25 years after the end of apartheid, what do women in a South African township dream of?
Jabulile Ndaba is training to become a leader of a women’s project in a township near Johannesburg, South Africa. The project, Kopanang, helps women earn money through sewing and embroidery — and also enables Jabulile to learn office management skills.
Jabulile, a tall black woman with a contagious sense of humor, grew up under apartheid. Officially revoked 24 years ago, segregation in South Africa is more subtle and dangerous now because it has no name. Still today, teenage pregnancies, drug-addiction and massive unemployment in the township create never-ending crises. Jabulile is the sole provider for her large family. Her husband drinks away his earnings at the local bar. When Jabulile discovers that their teenage son has started smoking the highly addictive street drug “nyaope,” she determines to do whatever it takes to help him quit.
Jabulile refuses to see herself as a victim. With humor and determination, she is fighting to change her place in the world. Driving lessons and internet banking bring Jabulile into contact with a new, privileged white world. A highlight is Jabulile’s first trip by airplane. She is invited to represent Kopanang in Australia. The whole trip – from packing, to presenting her passport at border control, to speaking to a crowd of white people in Sydney – builds her self-confidence, which in turn strengthens her resolve to take control of life back home.
But there are also major setbacks, such as when Jabulile’s drug-addicted son begins to steal from the family. Jabulile and her husband cannot agree how to handle the problem. Tensions at home increase.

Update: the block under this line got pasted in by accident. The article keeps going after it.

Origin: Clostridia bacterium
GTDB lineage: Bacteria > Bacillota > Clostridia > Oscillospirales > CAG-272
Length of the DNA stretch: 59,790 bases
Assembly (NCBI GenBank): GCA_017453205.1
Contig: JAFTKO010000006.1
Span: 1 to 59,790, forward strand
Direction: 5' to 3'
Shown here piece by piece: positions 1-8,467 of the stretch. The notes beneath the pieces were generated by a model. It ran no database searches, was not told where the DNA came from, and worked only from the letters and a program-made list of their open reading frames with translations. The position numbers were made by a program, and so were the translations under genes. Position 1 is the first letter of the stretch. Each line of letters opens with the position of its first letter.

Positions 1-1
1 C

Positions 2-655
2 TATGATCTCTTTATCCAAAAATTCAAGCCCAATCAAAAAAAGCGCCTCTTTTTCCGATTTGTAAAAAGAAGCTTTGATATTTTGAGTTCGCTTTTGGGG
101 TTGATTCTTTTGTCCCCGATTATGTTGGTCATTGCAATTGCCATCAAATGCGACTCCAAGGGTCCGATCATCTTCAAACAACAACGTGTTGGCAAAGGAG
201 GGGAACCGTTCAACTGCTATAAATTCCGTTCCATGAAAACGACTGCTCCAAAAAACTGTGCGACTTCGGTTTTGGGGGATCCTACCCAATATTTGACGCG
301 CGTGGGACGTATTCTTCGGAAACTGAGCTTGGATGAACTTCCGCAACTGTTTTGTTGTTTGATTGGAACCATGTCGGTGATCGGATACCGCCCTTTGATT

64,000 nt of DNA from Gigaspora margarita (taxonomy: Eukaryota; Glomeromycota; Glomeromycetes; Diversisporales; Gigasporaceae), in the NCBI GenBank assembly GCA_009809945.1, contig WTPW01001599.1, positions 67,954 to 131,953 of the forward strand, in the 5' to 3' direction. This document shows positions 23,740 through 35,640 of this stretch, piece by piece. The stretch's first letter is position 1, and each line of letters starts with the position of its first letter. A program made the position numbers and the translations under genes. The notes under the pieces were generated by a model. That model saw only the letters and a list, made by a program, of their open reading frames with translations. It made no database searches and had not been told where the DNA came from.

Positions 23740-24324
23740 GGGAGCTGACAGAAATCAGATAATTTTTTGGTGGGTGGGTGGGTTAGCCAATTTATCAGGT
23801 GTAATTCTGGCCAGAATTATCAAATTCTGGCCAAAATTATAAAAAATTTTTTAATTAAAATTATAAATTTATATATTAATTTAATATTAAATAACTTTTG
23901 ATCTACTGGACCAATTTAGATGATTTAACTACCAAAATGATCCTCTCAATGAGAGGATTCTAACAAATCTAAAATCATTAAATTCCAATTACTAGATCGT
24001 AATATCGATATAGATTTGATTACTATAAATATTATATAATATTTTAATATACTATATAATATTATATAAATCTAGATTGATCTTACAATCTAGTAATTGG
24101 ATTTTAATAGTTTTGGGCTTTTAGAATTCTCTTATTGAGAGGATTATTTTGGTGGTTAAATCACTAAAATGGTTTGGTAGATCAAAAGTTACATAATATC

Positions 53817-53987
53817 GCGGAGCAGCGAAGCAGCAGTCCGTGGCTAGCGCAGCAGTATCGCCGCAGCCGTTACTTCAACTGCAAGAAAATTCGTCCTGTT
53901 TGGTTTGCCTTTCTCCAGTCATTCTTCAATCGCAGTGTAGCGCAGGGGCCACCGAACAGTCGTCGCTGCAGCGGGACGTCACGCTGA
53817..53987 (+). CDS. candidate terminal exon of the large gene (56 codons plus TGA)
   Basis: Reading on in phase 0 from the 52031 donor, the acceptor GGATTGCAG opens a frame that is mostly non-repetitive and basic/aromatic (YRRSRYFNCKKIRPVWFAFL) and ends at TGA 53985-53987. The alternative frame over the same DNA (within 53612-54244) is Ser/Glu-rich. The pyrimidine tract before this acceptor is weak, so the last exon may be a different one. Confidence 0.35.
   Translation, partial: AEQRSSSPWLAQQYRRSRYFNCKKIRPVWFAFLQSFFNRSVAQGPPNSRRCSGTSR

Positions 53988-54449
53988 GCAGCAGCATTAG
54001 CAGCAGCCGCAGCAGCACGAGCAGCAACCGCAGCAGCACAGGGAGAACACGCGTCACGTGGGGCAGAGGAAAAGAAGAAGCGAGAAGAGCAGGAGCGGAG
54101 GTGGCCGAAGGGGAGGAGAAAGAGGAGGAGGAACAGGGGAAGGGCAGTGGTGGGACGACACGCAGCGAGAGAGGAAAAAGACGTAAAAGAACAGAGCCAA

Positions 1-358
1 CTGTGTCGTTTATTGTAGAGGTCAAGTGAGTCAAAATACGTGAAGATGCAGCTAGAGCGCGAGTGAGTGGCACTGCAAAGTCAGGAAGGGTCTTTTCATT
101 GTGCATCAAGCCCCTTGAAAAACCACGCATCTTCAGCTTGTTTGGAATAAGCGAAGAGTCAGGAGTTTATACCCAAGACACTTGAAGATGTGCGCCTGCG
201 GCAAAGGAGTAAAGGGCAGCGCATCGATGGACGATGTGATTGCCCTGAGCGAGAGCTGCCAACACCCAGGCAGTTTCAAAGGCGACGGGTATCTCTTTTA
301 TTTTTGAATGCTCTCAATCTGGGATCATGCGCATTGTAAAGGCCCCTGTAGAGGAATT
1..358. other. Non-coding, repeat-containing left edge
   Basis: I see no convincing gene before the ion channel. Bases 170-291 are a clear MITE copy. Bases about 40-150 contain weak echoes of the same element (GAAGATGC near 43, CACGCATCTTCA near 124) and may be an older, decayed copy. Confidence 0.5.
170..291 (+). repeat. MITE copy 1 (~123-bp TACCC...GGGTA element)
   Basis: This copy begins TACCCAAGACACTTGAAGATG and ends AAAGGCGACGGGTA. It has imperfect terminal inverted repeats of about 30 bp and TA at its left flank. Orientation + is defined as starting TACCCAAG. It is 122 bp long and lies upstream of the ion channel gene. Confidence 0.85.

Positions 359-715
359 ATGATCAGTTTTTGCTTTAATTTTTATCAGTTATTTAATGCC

Until now, an energetically dedicated Irish nun, Sister Sheila Flynn, has run Kopanang. Just recently, the women learned that Sheila will be moving to Australia and no one is coming to replace her. The clock is ticking. Jabulile and her coworkers must learn to lead or risk losing Kopanang. This long-term observational documentary follows Jabulile and her co-workers at Kopanang over several years. This intimate film documents her gradual and arduous process of emancipation while offering a glimpse of post-apartheid South Africa from a female perspective.
About the filmmaker
SARAH GROSS (Director/Producer) is a filmmaker based in Berlin. Her feature length documentary Brown Bread (2014), a personal film about growing up in an interracial adoptive family, was awarded “Best World Documentary” at Harlem International Film Festival and is being distributed by Kino Lorber. Her short films have won awards, and she has received European MEDIA funding for screenplay development. Gross studied filmmaking at Harvard University and has worked as 1st A.D. on international productions in North America and Europe including the acclaimed German production Goodbye Lenin. She has dual nationality in the U.S. and Germany.